The addition of slag to the silica sand tends to open up the sand and increase the permeability of the mix. In this way the oxidation of the linseed oil binder is accelerated and the required baking time decreased. Also, the enhanced packing ability of the spherical grains of slag over the irregular shaped silica sand grains increases the tensile strength of the resultant core. Therefore less oil binder is required to attain an equivalent tensile strength than is required for a silica sand core.

Cores which contain a certain percentage of slag will take a greater thermal shock than silica sand cores. This characteristic of slag sand cores prevents core cracking at the higher temperatures and hence eliminates defective castings due to veins and fissures in the core. The fusion point of the core mix is lowered when slag is used in the mix. This is due to the fact that slag grains have a fusion temperature, depending upon its exact composition, in the range of 17001900 F. while silica sand fuses at about 3100 F. depending on its purity. If an eutectic of slag and sand is formed, the fusion point will be lower than that of the respective constituents.

After the core is formed it is baked in an oven at a temperature of from 450 to 475 F. While this is a typical baking temperature range, it will be understood that the baking temperature is dependent on the type of core binder or binders used. During this baking, moisture and other volatile matter are driven OE and the core oils are hardened. After the core has been placed in the mold, molten metal is poured into the mold. The relatively high temperature of the molten metal causes fusion of the sand-slag mix and the slag forms a smooth, glassy surface on the core.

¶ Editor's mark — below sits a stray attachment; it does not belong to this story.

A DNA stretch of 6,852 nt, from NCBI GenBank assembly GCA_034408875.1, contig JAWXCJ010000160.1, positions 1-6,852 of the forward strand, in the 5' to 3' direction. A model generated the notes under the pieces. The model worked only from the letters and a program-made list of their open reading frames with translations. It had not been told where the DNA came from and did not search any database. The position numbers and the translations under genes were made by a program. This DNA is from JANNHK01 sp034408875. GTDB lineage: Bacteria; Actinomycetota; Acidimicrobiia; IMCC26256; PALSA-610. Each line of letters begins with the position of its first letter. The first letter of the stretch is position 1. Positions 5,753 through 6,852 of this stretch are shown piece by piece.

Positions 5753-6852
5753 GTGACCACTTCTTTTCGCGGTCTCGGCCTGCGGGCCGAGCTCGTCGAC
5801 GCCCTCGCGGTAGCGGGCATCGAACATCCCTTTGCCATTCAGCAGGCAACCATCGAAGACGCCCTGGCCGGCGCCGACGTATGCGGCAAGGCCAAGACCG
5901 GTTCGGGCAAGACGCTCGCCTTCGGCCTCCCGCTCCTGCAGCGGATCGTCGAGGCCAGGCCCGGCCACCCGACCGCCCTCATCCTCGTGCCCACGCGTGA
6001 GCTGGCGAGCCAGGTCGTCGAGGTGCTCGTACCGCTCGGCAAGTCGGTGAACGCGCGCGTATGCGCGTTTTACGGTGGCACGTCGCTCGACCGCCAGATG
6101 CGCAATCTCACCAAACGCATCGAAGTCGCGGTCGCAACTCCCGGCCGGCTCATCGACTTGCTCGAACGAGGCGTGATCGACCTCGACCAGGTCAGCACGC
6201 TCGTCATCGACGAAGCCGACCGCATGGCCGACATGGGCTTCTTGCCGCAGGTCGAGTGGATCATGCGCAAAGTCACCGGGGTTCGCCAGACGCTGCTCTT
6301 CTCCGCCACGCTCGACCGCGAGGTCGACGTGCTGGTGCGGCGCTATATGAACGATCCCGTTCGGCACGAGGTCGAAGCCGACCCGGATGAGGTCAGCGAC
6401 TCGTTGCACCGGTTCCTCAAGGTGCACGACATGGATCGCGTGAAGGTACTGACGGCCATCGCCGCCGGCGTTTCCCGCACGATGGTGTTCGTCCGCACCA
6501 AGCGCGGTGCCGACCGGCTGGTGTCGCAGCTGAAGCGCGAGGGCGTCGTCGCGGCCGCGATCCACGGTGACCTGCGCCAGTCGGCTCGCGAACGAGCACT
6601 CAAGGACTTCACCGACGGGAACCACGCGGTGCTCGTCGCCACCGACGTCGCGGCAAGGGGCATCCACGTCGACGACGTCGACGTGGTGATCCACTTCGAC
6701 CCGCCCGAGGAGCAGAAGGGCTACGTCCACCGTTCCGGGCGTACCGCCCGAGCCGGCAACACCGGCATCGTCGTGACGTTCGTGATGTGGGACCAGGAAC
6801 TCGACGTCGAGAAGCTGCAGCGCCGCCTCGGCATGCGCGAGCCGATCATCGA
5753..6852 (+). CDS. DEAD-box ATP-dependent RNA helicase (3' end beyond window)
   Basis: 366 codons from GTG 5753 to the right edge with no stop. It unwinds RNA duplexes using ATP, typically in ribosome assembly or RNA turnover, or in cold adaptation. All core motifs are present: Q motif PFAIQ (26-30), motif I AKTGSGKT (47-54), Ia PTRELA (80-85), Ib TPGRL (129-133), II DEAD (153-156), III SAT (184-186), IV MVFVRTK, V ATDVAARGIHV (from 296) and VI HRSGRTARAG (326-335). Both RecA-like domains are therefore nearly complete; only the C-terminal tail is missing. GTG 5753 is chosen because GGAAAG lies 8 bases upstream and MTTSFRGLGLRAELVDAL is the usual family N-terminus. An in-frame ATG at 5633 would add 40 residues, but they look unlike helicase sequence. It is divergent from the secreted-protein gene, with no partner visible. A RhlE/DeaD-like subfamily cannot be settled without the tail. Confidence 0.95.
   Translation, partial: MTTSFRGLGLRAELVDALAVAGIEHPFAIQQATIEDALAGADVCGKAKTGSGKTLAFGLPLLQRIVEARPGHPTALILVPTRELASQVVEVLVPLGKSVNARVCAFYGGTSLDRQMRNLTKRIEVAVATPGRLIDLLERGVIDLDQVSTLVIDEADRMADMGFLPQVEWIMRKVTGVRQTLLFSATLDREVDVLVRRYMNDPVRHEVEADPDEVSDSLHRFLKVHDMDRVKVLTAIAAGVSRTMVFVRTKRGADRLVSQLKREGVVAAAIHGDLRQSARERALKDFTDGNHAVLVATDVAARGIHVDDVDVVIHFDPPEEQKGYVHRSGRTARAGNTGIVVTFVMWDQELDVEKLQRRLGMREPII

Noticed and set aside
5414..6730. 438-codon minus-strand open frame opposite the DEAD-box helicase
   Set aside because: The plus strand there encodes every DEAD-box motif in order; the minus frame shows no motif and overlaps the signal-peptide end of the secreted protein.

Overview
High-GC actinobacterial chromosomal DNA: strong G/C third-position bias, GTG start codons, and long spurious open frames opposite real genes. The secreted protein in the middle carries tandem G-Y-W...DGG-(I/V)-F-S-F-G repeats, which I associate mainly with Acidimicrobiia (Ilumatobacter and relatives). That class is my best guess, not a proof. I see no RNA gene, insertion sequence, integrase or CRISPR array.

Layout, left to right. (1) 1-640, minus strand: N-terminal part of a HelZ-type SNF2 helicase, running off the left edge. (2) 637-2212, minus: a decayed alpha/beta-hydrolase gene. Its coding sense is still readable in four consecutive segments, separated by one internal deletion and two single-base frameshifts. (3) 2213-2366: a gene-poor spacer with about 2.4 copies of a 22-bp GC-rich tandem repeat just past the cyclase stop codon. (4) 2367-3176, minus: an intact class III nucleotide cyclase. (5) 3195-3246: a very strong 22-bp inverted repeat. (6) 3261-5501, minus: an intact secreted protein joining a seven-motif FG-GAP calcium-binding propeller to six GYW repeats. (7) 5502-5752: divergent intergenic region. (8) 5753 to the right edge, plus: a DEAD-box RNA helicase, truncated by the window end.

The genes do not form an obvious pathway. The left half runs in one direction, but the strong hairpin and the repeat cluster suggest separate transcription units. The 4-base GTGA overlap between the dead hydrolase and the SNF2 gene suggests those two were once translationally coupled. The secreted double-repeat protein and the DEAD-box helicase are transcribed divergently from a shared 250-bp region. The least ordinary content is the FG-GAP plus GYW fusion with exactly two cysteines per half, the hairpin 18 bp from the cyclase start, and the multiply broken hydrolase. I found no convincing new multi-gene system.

It will be appreciated that metals and alloys have different pouring temperatures. Since the action of the slag in the core depends upon the temperature of the molten metal and the pressure that the molten metal exerts on the core, the proportions of slag and sand used in the core mix must be varied in accordance with the metal being poured. Also, the section size must be given consideration. The larger or thicker the section involved, the less the percentage of slag required.

For casting brass articles, cores made from the following mixes have been very successful.

Mix #1 Mix #2 Slag 100 lbs 575 lbs. Silica Sand 25 lbs 25 lbs. Cereal Binder (corn flour). 1 1b. 9 02.. 4% lbs. Core Oil (linseed oil base) 1 pints ll ints. Dryer 1 lbs.

For casting iron articles, cores made from the following mixes have given very good results.

Mix #1 Mix #2 Slag 25 lbs 250 lbs. Silica Sand 125 lbs. 350 lbs. Cereal Binder 4% lbs. Core Oil (linseed oil bas l0 ints. Dryer 1. 1 lbs.

Core Mix for Brass Castings, percent Core Mix for Iron Castings, percent Slag l Silica sand 54-.

From the foregoing description it will be seen that the improved sand mix is ideally suited for making cores which must have smooth, continuous metal-contact surfaces. The novel use of furnace slag in core mixes results in castings with smoother passages than heretofore attained with cores made from any other mix.